The sexual revolution has nothing to do with “happiness” anymore than being an American versus being a European is the recipe for “happy”. Religion or no. Wealthy or not. Powerful or average joe. There are happy and unhappy people populating any niche one would care to label.
Happiness is a choice. A housewife in the 1960’s chose to be happy or discontent in the same way and by the same numbers as a SAHM or career woman chooses to do the same today. Then as now, the ability to maneuver and achieve within the allowed parameters is largely up to the person.
My personal opinion is that the sexual revolution vastly underestimated most people’s ability to separate personal expectations and emotions from the incredibly intimate act of copulation. Most of us just don’t arrive at our sexual awakening with the maturity, wisdom or knowledge base to avoid making huge emotional missteps which results in hurts that can leave long-lasting scars on ourselves and others.
Perhaps if we weren’t so human, and so woefully determined to ignore our vulnerable natures, it might have worked out better. As it is in America, we still don’t do the “free love” thing very well and we spend much of our lives stumbling and wondering why it’s so hard and why our relationships don’t work out the way the media tells us they should. And that too is a side road for another day.
That doesn’t mean that the revolution was a bad thing or an unnecessary one. Poor planning and execution coupled with a continued denial of human nature doesn’t negate it. The hypocrisy that governed sexual relations before certainly wasn’t working all that well either and a wide swing in the opposite direction was inevitable and has led to an increased acceptance of perfectly normal relationships that were once considered wrong like interracial and same-sex couples. And it decoupled marriage from sex, which was occurring long before anyway, and we are better off for simply acknowledging that as perfectly normal too. We are not all meant to be in long term relationships, and even though monogamy in some form works for more of us than not, doesn’t make it the default setting because human beings tend to change with age. What fifty year old will tell you that he/she is in need of the exact same thing emotionally now as they were at 18 or even 38?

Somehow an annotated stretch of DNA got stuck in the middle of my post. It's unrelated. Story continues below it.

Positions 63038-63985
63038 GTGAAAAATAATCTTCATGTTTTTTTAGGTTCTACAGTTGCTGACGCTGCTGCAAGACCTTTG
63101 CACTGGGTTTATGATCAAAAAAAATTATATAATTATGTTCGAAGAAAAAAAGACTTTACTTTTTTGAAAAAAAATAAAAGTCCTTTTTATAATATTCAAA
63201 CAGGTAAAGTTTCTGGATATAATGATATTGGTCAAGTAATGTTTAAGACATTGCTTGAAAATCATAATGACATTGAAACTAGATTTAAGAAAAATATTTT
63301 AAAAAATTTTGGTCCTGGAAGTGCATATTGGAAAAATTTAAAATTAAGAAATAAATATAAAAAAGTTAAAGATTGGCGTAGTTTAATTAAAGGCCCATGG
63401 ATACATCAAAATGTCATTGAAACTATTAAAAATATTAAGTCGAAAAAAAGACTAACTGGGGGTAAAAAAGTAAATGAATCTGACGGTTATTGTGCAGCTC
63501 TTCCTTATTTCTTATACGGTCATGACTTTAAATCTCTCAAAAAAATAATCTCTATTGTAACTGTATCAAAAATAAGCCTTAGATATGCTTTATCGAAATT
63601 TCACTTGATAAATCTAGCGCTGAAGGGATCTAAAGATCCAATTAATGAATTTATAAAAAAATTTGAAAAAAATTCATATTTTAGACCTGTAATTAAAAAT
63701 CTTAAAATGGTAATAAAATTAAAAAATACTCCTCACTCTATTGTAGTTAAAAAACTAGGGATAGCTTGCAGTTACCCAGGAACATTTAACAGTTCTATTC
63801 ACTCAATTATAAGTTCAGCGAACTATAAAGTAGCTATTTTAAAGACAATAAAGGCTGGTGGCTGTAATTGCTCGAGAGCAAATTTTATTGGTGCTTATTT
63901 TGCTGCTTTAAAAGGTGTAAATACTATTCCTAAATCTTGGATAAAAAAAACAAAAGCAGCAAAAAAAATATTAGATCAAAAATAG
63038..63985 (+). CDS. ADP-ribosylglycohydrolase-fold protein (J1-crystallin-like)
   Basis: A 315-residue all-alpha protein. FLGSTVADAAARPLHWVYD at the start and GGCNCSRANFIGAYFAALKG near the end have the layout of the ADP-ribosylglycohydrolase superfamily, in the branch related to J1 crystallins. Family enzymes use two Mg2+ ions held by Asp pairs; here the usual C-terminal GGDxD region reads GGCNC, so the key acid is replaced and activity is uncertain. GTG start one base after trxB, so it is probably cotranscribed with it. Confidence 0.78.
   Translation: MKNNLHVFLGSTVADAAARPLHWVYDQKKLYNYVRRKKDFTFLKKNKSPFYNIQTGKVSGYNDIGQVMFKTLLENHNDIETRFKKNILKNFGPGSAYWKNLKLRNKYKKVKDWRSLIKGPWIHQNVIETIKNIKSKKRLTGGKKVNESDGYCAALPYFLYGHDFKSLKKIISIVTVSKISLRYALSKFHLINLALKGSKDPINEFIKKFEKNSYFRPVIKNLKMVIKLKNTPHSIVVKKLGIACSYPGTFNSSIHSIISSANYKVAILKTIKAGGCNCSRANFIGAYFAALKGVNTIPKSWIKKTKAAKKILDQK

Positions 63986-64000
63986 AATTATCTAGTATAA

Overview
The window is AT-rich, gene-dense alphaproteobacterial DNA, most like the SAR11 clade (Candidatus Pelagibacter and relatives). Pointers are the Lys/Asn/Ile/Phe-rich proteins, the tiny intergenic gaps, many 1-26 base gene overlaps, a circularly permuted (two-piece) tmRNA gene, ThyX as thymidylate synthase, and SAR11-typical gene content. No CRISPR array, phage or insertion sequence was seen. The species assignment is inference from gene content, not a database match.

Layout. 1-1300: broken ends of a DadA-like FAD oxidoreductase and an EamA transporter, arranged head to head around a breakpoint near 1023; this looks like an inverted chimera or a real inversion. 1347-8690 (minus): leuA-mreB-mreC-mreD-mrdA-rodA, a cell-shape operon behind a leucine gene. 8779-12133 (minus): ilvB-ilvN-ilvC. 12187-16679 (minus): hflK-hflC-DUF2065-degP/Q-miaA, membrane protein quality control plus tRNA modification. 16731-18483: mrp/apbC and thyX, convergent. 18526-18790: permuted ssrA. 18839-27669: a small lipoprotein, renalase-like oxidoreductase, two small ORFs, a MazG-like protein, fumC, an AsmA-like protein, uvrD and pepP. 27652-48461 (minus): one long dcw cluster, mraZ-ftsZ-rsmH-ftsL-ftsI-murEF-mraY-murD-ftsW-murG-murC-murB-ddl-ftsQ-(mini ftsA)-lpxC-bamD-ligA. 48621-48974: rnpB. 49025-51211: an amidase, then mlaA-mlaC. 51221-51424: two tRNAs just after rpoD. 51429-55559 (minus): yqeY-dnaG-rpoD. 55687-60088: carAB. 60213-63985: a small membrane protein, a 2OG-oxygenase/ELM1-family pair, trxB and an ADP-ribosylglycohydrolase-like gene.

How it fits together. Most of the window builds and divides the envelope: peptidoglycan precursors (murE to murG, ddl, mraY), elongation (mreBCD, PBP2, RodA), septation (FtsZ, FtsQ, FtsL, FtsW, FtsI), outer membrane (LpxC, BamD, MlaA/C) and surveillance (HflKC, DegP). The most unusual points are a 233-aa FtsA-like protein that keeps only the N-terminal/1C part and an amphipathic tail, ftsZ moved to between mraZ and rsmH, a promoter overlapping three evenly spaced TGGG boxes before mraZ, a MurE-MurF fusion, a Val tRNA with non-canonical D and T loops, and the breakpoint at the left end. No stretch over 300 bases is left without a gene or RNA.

To paraphrase Shakespeare poorly, maybe when god makes men and women of some other metal than earth, we will get this all right?
Regardless, those who would have us believe that happiness is the point are missing the point. And are probably unhappy to boot.
- The Party’s Over: Mary Eberstadt on what the sexual revolution has wrought (insightscoop.typepad.com)
- The Sexual Revolution was Bad for Women (happolatismiscellany.wordpress.com)
- Erica Jong Defends Feminist Revolution (ladycheeky.wordpress.com)
- The Way We Weren’t (thedailybeast.com)
- What Are the Four Non-Myths About the ‘War on Women’? [Women’s Rights] (jezebel.com)
- Who’s Happier, Women Or Men? (cbsnews.com)
9 thoughts on “The Sexual Revolution Hasn’t Made Women Happier”